Surls is the "client" for a group of UCLA students that are tracking Los Angeles' urban ag. She said the students, called Cultivate L.A., contacted the county's 88 cities to investigate their municipal codes related to food production.
"Are bees allowed? Are chickens and other kinds of poultry allowed? Are goats allowed? So that's one of the outcomes of the project I'm very excited about," Surls said.
The information has been incorporated into a map of LA, which allows users to navigate local municipal codes and find out how urban ag is taking shape in their neighborhoods.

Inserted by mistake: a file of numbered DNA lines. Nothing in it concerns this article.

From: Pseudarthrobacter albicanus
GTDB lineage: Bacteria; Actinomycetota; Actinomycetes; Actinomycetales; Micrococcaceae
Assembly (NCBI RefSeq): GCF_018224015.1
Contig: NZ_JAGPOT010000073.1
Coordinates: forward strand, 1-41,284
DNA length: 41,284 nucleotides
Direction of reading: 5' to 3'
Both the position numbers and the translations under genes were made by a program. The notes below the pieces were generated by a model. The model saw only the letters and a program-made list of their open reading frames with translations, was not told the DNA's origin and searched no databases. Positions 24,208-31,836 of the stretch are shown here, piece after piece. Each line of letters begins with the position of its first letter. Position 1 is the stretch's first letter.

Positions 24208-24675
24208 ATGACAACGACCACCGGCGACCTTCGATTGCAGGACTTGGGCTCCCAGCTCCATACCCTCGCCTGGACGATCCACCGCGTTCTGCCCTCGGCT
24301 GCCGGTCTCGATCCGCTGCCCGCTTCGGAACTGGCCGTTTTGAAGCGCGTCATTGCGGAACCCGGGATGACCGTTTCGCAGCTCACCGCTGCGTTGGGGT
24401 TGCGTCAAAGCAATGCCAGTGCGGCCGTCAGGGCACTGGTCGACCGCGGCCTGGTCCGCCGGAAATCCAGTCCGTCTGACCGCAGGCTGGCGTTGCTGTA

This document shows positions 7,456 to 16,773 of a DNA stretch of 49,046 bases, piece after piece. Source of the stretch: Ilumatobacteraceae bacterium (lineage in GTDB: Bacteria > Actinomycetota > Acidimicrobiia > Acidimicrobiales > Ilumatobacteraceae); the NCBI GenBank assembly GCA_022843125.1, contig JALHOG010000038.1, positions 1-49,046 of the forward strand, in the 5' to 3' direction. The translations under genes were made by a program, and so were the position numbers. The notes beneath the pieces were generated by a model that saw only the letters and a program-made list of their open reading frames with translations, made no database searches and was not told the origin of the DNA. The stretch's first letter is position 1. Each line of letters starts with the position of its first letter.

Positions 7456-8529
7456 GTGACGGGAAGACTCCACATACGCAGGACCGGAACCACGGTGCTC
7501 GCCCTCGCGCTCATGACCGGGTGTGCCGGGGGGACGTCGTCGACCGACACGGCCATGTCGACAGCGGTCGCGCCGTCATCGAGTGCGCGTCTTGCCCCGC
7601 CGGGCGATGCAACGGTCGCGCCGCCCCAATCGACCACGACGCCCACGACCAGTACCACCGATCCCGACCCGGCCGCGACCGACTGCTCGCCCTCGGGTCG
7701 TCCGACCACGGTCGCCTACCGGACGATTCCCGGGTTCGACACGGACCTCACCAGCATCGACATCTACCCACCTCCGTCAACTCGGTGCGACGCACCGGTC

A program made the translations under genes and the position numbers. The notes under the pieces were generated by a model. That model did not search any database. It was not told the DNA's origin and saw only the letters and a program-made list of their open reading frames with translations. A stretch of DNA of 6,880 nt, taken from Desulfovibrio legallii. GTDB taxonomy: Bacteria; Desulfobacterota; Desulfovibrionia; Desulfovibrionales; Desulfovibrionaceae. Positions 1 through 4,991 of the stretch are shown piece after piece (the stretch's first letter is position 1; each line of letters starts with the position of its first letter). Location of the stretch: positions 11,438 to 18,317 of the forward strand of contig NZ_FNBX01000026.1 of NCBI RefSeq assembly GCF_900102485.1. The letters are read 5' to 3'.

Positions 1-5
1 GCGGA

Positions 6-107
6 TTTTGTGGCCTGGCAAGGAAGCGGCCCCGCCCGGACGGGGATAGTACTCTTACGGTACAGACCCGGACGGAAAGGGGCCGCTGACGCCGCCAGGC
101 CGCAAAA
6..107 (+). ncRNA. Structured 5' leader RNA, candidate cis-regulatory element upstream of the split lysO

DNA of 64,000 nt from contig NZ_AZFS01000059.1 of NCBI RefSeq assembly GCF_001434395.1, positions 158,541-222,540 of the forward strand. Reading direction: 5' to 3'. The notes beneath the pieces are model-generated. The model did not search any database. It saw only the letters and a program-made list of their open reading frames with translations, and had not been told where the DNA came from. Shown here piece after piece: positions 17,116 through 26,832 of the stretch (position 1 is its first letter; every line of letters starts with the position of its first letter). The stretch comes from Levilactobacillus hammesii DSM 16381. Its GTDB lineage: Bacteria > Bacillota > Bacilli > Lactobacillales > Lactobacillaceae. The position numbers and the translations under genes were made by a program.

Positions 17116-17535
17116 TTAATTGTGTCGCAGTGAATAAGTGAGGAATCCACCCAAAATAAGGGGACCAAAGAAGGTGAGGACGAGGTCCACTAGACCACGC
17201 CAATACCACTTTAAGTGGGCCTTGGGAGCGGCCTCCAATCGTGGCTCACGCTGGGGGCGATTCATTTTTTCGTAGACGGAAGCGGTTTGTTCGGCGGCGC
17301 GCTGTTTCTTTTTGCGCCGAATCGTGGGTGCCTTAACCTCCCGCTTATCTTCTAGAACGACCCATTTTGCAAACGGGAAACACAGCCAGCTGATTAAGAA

Surls hopes the information can be used to establish "best practices" Los Angeles County cities can use in adapting planning codes to become more consistent and more rational in their approach to urban agriculture.
"People are very interested in this. So there's been a cultural shift towards wanting urban agriculture and having more opportunities for very small scale food production," Surls told Paulas. "But the codes and the policies have not been keeping pace. Hopefully, all the research that's been done by the students will help urban planners and city officials update the policies."